cell-surface receptor membrane receptor.
cholinergic r's membrane receptors on cells of effector organs, innervated by cholinergic nerve fibers and responsive to the acetylcholine secreted by these fibers. There are two types, muscarinic receptors and nicotinic receptors.
complement receptor a membrane receptor that can bind activated complement components. For example, component C3b binds to complement receptors of neutrophils, B lymphocytes, and macrophages.
estrogen receptor a cellular regulatory protein that binds estrogenic hormones, found particularly in estrogen-sensitive tissues such as the uterus and breast. Cytoplasmic levels are measured in surgically removed breast carcinomas; high levels indicate that a positive response to endocrine therapy is likely.
Fc r's specific membrane receptors for antigen-antibody complexes or aggregated immunoglobulins that bind a site in the Fc portion of the immunoglobulin molecule and may exhibit specificity for particular immunoglobulin classes. Fc receptors are found on B cells, K cells, macrophages, neutrophils, and eosinophils, and, during some developmental stages, on T cells.
histamine r's receptors for histamine. H1-receptors mediate contraction of smooth muscles and dilation of capillaries, causing effects such as bronchoconstriction and contraction of the intestine; they are blocked by antihistamines such as pyrilamine or chlorpheniramine. H2-receptors mediate acceleration of the heart rate and produce gastric acid secretion; they are blocked by agents such as cimetidine.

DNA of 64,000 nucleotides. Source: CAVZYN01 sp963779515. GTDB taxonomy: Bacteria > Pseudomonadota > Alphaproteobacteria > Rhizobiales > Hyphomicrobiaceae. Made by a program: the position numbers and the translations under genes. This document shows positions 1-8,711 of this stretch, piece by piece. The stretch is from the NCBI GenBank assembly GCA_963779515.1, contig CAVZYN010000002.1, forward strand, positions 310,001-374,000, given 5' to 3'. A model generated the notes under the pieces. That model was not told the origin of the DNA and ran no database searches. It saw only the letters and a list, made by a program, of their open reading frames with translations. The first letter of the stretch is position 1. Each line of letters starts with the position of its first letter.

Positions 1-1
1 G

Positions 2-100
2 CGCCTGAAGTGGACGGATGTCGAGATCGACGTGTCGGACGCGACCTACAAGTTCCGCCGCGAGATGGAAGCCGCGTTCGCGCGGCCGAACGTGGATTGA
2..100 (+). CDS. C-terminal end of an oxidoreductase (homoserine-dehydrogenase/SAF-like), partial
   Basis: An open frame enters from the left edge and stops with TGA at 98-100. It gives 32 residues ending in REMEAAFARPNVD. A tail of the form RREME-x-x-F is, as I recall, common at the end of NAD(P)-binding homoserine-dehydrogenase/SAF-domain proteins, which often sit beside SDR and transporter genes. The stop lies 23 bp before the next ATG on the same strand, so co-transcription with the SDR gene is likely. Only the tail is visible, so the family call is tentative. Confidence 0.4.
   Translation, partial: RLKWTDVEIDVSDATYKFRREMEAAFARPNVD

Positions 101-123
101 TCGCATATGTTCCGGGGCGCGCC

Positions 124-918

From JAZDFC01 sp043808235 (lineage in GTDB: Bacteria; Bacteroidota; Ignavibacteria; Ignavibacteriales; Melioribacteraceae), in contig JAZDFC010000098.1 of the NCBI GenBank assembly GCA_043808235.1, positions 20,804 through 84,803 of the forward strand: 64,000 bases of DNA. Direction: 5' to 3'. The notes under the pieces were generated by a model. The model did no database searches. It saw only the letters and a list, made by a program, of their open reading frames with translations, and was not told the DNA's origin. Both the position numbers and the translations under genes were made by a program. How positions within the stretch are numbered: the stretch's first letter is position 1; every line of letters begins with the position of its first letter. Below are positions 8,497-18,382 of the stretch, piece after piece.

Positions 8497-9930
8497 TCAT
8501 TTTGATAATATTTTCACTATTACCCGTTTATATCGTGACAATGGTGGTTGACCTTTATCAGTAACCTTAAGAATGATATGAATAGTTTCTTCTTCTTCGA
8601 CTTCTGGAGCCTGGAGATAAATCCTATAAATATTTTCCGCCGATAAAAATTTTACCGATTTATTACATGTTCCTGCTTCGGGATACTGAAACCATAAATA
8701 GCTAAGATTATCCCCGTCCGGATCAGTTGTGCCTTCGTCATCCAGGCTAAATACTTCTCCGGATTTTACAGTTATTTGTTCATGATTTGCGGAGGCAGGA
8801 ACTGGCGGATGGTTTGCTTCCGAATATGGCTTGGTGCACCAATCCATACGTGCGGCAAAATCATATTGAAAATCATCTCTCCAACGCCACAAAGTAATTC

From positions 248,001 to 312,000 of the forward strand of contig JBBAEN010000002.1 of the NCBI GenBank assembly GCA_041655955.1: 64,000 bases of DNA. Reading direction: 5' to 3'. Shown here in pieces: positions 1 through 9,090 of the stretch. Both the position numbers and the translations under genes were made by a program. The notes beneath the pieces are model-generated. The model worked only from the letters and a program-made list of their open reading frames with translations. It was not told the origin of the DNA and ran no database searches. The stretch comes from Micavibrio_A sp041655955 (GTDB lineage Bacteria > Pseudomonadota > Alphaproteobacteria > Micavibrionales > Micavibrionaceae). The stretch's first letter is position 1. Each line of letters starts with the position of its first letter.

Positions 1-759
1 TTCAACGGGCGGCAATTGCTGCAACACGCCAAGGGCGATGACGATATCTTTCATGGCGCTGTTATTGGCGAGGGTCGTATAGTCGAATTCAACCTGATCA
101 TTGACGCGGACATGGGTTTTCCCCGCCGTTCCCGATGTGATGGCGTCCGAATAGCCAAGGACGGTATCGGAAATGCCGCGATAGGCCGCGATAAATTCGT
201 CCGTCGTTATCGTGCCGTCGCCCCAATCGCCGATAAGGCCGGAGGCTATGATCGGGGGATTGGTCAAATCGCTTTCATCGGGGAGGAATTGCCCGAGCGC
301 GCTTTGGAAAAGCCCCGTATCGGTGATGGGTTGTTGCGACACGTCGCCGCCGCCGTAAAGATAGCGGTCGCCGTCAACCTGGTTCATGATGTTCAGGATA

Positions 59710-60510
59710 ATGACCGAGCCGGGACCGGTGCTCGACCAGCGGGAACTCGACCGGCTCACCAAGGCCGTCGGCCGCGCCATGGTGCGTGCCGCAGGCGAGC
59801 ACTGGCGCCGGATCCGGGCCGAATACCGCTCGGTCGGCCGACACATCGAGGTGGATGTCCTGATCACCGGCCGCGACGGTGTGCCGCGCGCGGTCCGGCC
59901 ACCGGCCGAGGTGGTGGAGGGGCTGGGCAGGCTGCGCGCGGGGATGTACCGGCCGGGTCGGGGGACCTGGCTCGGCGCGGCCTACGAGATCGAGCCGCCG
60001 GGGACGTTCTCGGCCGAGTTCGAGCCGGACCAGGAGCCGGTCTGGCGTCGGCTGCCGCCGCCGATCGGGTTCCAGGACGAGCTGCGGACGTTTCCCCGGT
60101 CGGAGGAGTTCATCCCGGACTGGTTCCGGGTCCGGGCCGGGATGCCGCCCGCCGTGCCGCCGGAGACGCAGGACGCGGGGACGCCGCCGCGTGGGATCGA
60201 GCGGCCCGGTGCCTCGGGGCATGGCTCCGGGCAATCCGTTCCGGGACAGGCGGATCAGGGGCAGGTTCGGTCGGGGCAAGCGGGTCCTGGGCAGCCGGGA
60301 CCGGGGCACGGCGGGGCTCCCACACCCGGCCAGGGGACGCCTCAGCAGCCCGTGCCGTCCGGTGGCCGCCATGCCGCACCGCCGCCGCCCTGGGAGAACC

IgE r's membrane receptors for IgE, found on mast cells and basophils.
insulin r's a type of membrane receptors specific for insulin, found on target cells.
LDL r's (low-density lipoprotein r's) specific receptors for low-density lipoproteins found in coated pits on the surface of mammalian cells. The coated pits are internalized forming coated vesicles from which the receptors are recycled back to the plasma membrane while particles of low-density lipoprotein are transferred to lysosomes where they are degraded, releasing free cholesterol, phospholipids, and amino acids. Genetic defects in LDL receptors are responsible for familial hypercholesterolemia.
membrane receptor a receptor located on or in the membrane of a cell. Called also cell-surface receptor.
muscarinic r's cholinergic receptors on autonomic effector cells (and also on some autonomic ganglion cells and in some central neurons) that are stimulated by muscarine and parasympathomimetic drugs and blocked by atropine.